It is also time to look at creative options for addressing the key issues that divide the parties. Remarkably little attention has been paid to the fundamentals of security in Darfur, including the need for building the capacity of field commanders of the rebel movements and the militia, so that they understand the principles and practicalities of a ceasefire and civilian protection and can actually respect an agreement reached. A rethink of security arrangements is long overdue, based on a realistic recognition that the majority of arms are in the hands of tribally-based groups which are too locally-rooted and powerful to be disarmed, and which therefore should form the building blocks of a community-based security system.
The main reason why the rebels rejected the DPA was that the power-sharing arithmetic disappointed them. All power-sharing formulae are zero-sum games which can sometimes entrench political differences rather than foster unity. In Darfur there is simply not enough power to go around to satisfy the parties, especially given the way they intend to use that power—as a channel for patronage. Alternatives should be examined. One alternative, favoured by a number of Darfurians throughout the conflict, has been for an interim Darfurian government of technocrats. (According to the survey of Darfurians conducted by Prof. Adam Azzain Mohamed, and cited in his chapter in War in Darfur and the Search for Peace, this was the option preferred by the largest number.) If the options for elections or power-sharing agreements are being foreclosed, why not consider this one?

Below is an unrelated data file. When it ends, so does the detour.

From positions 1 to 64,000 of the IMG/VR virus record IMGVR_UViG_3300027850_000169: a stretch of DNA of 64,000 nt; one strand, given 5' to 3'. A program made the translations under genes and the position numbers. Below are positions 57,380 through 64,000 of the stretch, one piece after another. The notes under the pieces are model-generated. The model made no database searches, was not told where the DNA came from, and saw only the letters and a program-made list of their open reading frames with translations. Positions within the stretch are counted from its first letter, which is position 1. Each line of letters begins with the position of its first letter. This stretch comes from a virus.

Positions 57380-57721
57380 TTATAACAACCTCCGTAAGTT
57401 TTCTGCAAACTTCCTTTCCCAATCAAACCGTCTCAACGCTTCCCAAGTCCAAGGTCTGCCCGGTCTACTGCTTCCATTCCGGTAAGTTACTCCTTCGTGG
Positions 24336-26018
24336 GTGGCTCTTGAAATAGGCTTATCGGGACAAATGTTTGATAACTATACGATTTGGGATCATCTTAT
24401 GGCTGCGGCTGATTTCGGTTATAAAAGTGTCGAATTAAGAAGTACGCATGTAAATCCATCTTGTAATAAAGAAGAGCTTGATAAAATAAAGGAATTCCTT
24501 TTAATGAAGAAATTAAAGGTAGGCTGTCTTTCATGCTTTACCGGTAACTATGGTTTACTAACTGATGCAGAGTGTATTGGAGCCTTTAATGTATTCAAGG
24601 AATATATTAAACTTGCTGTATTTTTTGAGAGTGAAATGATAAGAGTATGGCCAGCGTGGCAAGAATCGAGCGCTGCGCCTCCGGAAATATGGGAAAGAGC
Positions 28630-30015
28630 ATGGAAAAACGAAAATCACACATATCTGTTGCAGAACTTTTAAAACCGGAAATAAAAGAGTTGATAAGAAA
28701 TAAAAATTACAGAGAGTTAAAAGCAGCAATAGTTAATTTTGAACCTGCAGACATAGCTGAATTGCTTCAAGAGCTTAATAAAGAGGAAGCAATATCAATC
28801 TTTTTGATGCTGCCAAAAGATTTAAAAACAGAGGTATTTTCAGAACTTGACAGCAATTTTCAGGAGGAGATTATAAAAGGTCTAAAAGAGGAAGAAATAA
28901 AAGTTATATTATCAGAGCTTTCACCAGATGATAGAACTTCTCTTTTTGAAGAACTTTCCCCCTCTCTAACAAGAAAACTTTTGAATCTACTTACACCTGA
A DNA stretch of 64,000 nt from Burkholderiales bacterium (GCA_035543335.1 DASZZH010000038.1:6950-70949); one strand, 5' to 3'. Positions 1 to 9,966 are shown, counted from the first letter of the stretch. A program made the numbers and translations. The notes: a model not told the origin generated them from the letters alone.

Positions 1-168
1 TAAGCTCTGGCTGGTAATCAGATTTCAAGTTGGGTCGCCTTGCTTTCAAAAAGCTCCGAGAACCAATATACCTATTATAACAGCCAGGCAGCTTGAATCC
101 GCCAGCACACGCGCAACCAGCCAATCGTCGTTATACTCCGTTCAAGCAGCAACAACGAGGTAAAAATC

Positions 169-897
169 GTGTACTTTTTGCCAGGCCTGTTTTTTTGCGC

An essential final question for the mediators springs from the principle of "do no harm." Any external engagement in an armed conflict bears the risk that it may complicate the situation and indeed make things worse. A Darfur mediation strategy today needs a risk assessment and contingency plans for minimising harm should it not proceed according to plan.